Article

Corporate Profits and Taxes

Corporate profits now constitute a record-breaking share of total national income, while corporate taxes contribute a declining share of total federal revenues.

A board on the floor of the New York Stock Exchange shows the closing number for the Dow Jones industrial average, July 1, 2014. (AP/Richard Drew)
A board on the floor of the New York Stock Exchange shows the closing number for the Dow Jones industrial average, July 1, 2014. (AP/Richard Drew)

While middle-class and low-income Americans struggle to get by, corporate profits are soaring. In 2013, corporate after-tax profits consumed a record-breaking 11.2 percent of total national income. Between 1946 and 2010, after-tax corporate profits always remained below 10 percent of national income, but 2013 was the fourth consecutive year in which corporate profits exceeded 10 percent of national income.

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Meanwhile, corporate income taxes only constituted about 10 percent of total federal revenues collected in fiscal year 2013, which is right in line with their average contribution since FY 1980 but down sharply from earlier decades, when corporations contributed double or triple that percentage.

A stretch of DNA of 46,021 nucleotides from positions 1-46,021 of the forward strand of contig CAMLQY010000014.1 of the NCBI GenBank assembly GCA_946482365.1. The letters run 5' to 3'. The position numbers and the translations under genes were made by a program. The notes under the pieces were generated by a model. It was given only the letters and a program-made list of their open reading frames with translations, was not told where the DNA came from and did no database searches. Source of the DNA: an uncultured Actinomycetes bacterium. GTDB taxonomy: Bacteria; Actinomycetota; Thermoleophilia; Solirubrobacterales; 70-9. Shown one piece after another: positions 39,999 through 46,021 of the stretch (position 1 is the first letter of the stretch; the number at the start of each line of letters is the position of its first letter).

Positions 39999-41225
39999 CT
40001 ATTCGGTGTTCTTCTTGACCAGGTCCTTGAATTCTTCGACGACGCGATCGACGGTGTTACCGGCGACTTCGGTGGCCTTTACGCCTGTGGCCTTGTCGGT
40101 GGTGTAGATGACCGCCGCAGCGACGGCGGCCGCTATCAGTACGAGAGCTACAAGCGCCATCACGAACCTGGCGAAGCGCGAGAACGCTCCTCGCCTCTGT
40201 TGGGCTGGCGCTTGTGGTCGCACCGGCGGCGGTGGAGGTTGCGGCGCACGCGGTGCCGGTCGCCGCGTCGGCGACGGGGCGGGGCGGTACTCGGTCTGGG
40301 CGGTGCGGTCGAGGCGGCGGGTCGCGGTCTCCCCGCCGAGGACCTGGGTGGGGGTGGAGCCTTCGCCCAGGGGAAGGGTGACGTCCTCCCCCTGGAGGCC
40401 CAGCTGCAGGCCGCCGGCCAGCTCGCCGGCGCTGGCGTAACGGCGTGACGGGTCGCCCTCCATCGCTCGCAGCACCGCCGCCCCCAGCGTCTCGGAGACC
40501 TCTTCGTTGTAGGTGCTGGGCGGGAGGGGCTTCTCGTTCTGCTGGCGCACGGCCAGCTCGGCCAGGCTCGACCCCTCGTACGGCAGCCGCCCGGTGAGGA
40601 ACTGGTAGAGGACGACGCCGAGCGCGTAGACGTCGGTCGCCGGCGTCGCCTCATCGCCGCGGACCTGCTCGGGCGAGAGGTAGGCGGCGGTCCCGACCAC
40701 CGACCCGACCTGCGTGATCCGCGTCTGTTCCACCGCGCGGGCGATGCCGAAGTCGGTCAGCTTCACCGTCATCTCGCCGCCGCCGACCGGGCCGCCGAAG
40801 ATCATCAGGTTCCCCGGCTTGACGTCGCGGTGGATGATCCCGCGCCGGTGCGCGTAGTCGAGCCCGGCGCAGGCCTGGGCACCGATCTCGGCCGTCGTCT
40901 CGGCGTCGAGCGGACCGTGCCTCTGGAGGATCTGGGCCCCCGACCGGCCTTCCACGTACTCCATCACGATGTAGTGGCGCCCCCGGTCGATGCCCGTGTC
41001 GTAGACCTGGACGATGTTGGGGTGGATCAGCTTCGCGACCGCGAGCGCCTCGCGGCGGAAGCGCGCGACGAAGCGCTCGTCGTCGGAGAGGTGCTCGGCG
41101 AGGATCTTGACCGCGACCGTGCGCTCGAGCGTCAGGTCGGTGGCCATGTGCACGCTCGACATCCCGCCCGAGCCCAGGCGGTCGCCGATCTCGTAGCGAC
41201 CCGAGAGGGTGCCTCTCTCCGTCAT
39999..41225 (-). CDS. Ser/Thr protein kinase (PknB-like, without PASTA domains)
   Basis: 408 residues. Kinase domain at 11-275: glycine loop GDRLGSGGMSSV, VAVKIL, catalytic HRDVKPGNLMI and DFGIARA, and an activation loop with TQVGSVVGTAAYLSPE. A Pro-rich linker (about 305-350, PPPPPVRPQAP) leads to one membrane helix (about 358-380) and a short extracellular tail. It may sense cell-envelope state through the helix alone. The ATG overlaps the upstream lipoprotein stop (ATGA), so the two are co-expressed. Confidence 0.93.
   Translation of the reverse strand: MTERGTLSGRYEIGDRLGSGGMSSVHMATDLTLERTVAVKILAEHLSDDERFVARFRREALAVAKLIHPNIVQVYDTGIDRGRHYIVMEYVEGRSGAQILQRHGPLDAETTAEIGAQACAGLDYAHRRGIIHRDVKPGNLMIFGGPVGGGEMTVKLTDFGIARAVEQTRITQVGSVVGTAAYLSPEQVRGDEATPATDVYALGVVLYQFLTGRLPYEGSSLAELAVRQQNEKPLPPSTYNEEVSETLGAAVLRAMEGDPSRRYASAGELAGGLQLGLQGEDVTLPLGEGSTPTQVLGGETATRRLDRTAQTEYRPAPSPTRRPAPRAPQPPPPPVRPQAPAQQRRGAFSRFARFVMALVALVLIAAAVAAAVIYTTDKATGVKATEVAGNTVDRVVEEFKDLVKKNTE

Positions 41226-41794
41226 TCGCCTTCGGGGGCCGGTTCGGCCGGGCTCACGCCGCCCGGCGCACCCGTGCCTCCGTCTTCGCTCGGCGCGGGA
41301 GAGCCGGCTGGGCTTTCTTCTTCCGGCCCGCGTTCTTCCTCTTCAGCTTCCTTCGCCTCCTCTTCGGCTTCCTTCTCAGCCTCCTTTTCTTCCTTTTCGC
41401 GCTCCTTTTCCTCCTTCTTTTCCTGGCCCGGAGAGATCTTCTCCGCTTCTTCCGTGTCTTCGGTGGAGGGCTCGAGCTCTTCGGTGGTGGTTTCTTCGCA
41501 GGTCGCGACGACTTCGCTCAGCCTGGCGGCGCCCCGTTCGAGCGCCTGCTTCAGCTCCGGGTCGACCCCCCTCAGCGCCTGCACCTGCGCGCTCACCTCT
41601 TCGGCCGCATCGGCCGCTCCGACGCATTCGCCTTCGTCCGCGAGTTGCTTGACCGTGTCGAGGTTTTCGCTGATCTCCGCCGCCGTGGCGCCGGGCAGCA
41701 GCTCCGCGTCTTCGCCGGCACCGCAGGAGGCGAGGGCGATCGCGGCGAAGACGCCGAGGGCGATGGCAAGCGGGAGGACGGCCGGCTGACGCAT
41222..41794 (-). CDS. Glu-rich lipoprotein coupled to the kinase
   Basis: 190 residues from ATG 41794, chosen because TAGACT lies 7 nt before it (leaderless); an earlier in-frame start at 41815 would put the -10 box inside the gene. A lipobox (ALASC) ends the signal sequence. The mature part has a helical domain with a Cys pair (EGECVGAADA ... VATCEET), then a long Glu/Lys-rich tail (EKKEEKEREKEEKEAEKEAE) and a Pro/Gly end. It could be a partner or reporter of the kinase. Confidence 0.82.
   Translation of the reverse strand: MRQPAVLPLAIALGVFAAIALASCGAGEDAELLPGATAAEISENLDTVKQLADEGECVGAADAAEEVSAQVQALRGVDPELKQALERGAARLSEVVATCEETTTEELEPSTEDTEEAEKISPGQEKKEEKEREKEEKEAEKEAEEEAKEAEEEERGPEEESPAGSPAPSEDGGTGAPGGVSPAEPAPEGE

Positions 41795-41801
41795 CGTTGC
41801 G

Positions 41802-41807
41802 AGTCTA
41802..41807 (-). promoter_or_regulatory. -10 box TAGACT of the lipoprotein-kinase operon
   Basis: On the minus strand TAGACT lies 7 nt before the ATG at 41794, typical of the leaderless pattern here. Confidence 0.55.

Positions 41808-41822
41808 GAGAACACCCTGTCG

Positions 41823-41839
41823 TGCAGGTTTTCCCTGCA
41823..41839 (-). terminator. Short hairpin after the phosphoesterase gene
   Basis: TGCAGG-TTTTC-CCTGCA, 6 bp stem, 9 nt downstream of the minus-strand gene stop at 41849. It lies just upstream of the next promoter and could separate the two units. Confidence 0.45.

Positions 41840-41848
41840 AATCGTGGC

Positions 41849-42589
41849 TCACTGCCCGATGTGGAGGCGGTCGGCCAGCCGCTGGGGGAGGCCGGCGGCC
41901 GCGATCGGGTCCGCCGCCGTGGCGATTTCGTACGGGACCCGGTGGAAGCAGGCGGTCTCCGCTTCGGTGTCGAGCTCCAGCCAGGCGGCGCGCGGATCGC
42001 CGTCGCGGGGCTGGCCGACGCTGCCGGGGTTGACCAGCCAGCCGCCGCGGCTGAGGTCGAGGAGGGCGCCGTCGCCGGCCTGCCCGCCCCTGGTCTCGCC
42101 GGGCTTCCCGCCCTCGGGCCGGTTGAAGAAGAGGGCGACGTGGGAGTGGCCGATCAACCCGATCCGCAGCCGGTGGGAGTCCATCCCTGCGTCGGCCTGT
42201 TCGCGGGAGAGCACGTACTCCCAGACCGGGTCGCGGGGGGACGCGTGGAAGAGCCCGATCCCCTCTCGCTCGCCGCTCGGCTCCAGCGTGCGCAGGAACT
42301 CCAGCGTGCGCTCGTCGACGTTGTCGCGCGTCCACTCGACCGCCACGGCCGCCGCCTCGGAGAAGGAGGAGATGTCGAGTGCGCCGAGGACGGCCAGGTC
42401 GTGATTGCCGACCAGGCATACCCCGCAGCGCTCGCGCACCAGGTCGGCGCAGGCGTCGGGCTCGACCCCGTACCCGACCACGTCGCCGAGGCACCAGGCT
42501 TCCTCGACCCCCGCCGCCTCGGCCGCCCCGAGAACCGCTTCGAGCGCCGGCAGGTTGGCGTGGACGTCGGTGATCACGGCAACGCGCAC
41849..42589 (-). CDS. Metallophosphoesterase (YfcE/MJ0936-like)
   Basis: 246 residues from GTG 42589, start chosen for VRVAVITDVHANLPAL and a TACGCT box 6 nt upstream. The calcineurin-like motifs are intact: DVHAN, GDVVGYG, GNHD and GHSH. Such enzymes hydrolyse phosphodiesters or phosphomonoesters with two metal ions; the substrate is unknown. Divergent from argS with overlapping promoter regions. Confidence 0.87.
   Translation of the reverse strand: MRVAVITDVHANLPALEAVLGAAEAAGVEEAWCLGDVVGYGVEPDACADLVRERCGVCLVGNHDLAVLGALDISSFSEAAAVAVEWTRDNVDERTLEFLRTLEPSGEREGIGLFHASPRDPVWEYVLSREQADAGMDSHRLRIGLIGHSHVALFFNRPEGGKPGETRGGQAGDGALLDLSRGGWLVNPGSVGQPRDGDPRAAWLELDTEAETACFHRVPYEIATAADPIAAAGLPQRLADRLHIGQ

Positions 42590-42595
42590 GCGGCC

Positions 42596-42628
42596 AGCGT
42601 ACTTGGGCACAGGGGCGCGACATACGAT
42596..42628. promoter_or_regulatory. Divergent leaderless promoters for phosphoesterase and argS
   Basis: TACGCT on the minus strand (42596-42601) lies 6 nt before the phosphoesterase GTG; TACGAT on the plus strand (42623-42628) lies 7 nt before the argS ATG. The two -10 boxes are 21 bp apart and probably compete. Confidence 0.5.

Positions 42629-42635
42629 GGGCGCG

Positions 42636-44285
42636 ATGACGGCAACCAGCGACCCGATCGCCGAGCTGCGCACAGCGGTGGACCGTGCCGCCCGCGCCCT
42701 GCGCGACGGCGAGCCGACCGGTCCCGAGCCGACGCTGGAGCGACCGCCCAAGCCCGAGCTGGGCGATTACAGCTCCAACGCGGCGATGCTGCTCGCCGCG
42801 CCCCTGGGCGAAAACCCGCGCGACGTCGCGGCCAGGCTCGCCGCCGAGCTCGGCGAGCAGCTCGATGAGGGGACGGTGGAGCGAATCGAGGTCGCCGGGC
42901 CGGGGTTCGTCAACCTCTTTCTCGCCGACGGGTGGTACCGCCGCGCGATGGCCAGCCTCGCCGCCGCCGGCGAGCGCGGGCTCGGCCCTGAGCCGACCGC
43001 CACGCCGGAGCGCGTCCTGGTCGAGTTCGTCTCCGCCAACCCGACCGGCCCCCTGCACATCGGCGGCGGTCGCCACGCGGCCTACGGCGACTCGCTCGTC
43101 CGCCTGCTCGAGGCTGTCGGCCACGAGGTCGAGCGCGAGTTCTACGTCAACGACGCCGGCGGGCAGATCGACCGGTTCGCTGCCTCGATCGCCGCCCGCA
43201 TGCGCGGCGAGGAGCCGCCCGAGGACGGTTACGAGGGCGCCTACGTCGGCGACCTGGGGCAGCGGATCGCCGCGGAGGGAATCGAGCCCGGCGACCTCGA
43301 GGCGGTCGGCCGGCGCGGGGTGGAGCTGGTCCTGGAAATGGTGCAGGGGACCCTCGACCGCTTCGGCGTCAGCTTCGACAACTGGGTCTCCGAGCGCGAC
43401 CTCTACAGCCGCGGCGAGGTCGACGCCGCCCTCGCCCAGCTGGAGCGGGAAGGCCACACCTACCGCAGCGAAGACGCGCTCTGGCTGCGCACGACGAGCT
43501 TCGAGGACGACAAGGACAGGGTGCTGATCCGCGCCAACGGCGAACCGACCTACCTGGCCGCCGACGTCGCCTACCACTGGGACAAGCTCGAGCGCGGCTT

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The claim that taxes are somehow “crushing” corporations gets it backward—corporations could not survive without taxes. To list just a few examples, federal taxes fund education and training for the American workforce, a national transportation network to deliver products to market, a navy to keep shipping lanes safe from piracy around the world, and a legal system to protect copyrights and patents.

While the federal tax code has many flaws, it does not prevent corporations from competing in the global economy. Indeed, American corporations are doing better than ever.

Harry Stein is the Associate Director for Fiscal Policy at the Center for American Progress.

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Authors

Harry Stein

Director, Fiscal Policy

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